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dc.coverage.spatialSite: Paris, Île-de-France, Franceen_US
dc.coverage.temporal1676-1735 (creation); 1840-1861 (alteration)en_US
dc.creatorMansart, Jules Hardouinen_US
dc.date1676-1735en_US
dc.date.accessioned2013-01-25T21:46:01Z
dc.date.available2013-01-25T21:46:01Z
dc.date.issued1676-1735en_US
dc.identifier186438en_US
dc.identifier.otherarchrefid: 608en_US
dc.identifier.urihttp://hdl.handle.net/1721.3/95632
dc.descriptionIn 1676 he was commissioned to build the church of the Hôtel des Invalides, after Libéral Bruand, who designed the rest of the complex, failed to produce a satisfactory scheme. For this almost monastic establishment for disabled soldiers, Hardouin Mansart created a bipartite building: the first part [Église St-Louis], a nine-bay nave for the pensioners, has a barrel vault and side aisles with tribunes opening through flattened arches, following 17th-century French models. The second part, beyond, is the 'great church', the Dôme, in the form of a Greek cross inscribed in a square and vaulted by a dome on a drum--a plan that Hardouin Mansart borrowed from his great-uncle's [François] designs for the 'rotunda' Bourbon chapel at Saint-Denis Abbey. The exterior of the church was conceived to give maximum emphasis to the dome, which dominates all the other buildings of the Invalides as well as the church itself. This was achieved by the insertion of an attic storey over the drum and by the graceful silhouette of the outer dome, with its extremely tall lantern and crowning obelisk, together reaching more than 100 m above the ground. The interior was renovated from 1840-1861; Napoleon's body was brought back from Saint Helena in 1840.; In 1676 he was commissioned to build the church of the Hôtel des Invalides, after Libéral Bruand, who designed the rest of the complex, failed to produce a satisfactory scheme. For this almost monastic establishment for disabled soldiers, Hardouin Mansart created a bipartite building: the first part [Église St-Louis], a nine-bay nave for the pensioners, has a barrel vault and side aisles with tribunes opening through flattened arches, following 17th-century French models. The second part, beyond, is the 'great church', the Dôme, in the form of a Greek cross inscribed in a square and vaulted by a dome on a drum--a plan that Hardouin Mansart borrowed from his great-uncle's [François] designs for the 'rotunda' Bourbon chapel at Saint-Denis Abbey. The exterior of the church was conceived to give maximum emphasis to the dome, which dominates all the other buildings of the Invalides as well as the church itself. This was achieved by the insertion of an attic storey over the drum and by the graceful silhouette of the outer dome, with its extremely tall lantern and crowning obelisk, together reaching more than 100 m above the ground. The interior was renovated from 1840-1861; Napoleon's body was brought back from Saint Helena in 1840. Source: Grove Art Online; http://www.groveart.com/ (accessed 12/2/2007)en_US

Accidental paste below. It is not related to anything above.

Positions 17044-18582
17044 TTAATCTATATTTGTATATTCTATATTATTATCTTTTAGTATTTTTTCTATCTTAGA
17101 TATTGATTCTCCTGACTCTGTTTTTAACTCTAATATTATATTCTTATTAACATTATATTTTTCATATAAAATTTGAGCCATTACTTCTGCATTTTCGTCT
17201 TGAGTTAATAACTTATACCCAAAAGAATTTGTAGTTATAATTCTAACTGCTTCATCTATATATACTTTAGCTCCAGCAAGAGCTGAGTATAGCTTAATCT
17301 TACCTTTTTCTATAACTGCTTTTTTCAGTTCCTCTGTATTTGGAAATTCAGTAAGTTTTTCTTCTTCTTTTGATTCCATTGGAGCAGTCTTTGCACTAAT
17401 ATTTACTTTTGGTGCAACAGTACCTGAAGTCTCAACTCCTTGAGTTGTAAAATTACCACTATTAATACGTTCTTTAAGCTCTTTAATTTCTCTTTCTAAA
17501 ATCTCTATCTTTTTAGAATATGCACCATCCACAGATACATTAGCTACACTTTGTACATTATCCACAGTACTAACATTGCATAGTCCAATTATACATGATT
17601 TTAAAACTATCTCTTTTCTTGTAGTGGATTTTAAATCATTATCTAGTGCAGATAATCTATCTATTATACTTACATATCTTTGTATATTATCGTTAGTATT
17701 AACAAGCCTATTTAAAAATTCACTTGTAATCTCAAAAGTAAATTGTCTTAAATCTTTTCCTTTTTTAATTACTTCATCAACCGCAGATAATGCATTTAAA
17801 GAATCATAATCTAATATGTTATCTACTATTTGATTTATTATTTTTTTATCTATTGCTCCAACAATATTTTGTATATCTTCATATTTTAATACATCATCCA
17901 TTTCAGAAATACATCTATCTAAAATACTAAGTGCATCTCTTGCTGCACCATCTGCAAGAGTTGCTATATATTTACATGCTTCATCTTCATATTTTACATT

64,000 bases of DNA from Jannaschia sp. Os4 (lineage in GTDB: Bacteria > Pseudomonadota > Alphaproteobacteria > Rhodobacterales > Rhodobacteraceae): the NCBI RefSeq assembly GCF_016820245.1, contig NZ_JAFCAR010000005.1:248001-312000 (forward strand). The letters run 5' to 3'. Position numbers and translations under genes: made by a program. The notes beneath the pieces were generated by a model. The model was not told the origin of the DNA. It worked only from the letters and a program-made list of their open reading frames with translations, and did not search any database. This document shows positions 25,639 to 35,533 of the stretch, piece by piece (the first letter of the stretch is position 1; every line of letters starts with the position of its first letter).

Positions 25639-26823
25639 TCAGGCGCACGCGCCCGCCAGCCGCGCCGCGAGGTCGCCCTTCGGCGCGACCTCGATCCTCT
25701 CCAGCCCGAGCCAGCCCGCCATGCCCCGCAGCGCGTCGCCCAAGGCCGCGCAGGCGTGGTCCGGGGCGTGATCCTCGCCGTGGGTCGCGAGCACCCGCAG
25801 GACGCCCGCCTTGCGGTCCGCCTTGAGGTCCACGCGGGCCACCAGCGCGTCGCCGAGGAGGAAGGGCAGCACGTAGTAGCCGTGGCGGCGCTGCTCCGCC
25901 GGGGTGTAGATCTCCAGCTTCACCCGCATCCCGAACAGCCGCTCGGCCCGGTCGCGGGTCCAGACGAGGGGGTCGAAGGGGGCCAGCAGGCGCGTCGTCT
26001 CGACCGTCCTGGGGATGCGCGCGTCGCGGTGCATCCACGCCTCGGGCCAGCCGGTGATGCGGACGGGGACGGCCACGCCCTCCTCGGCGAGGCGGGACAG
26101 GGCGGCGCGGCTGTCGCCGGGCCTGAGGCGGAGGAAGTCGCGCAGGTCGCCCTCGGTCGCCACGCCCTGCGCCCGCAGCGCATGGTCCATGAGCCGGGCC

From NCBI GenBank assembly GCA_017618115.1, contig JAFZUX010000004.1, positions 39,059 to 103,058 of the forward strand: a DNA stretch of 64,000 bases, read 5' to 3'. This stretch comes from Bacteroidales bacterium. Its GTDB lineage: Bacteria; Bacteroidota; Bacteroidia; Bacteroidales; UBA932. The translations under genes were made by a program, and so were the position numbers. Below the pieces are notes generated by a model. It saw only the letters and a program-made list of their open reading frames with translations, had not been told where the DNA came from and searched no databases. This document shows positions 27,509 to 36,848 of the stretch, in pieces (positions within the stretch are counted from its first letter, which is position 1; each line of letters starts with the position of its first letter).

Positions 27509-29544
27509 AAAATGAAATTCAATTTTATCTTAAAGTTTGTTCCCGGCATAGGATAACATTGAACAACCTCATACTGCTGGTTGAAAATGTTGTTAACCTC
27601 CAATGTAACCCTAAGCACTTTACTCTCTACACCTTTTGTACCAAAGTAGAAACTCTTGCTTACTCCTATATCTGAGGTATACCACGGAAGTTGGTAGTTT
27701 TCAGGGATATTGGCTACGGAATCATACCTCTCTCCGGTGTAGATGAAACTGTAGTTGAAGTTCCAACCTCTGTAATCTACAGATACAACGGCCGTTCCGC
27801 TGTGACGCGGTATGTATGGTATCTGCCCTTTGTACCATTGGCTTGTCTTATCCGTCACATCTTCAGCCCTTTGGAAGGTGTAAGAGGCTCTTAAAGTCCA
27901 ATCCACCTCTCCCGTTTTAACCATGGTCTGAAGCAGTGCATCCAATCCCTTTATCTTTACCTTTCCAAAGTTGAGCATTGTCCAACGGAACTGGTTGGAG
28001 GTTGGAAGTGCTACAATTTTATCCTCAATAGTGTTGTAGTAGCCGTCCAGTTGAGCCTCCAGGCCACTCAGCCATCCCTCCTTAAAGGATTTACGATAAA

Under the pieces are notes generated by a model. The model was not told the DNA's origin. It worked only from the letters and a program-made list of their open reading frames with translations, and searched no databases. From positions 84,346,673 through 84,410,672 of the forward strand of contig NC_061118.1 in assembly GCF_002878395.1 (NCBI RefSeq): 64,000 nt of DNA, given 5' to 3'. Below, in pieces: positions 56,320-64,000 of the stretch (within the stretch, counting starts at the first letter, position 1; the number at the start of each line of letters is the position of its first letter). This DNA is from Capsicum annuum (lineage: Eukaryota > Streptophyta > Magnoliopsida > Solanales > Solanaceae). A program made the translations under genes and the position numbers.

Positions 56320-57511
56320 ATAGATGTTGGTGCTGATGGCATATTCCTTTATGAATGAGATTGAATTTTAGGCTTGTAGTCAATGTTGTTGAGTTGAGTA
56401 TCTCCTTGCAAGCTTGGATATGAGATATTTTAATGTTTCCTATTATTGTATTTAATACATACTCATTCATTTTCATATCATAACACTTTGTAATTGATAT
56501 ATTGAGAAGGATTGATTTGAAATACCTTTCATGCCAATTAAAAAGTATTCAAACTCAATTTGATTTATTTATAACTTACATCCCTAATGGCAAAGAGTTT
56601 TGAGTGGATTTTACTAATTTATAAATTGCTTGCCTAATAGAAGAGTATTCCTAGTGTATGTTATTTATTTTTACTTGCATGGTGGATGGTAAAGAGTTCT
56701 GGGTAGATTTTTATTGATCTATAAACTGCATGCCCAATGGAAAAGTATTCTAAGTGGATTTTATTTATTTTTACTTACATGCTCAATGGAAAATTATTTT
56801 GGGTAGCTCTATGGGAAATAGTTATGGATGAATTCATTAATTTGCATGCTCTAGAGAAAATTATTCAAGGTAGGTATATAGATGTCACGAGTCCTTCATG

dc.format.mediumstoneen_US
dc.rights© Scott Gilchrist, Archivision, Inc.en_US
dc.subjectarchitectural exteriorsen_US
dc.subjectmilitaryen_US
dc.subjectwaren_US
dc.subjectLouis XIV, King of France, 1638-1715en_US
dc.subjectNapoleon I, Emperor of the French, 1769-1821en_US
dc.subjectBaroqueen_US
dc.subjectEighteenth centuryen_US
dc.titleInvalides: Église du Domeen_US
dc.title.alternativeDôme des Invalidesen_US
dc.typeimageen_US
dc.rights.accessLicensed for educational and research use by the MIT community onlyen_US
dc.identifier.vendorcode1A2-F-P-I-1-B3en_US
vra.culturalContextFrenchen_US
vra.techniqueconstruction (assembling)en_US
vra.worktypechurchen_US
vra.worktypesepulchral chapelen_US
dc.contributor.displayJules Hardouin Mansart (French architect, 1646-1708)en_US


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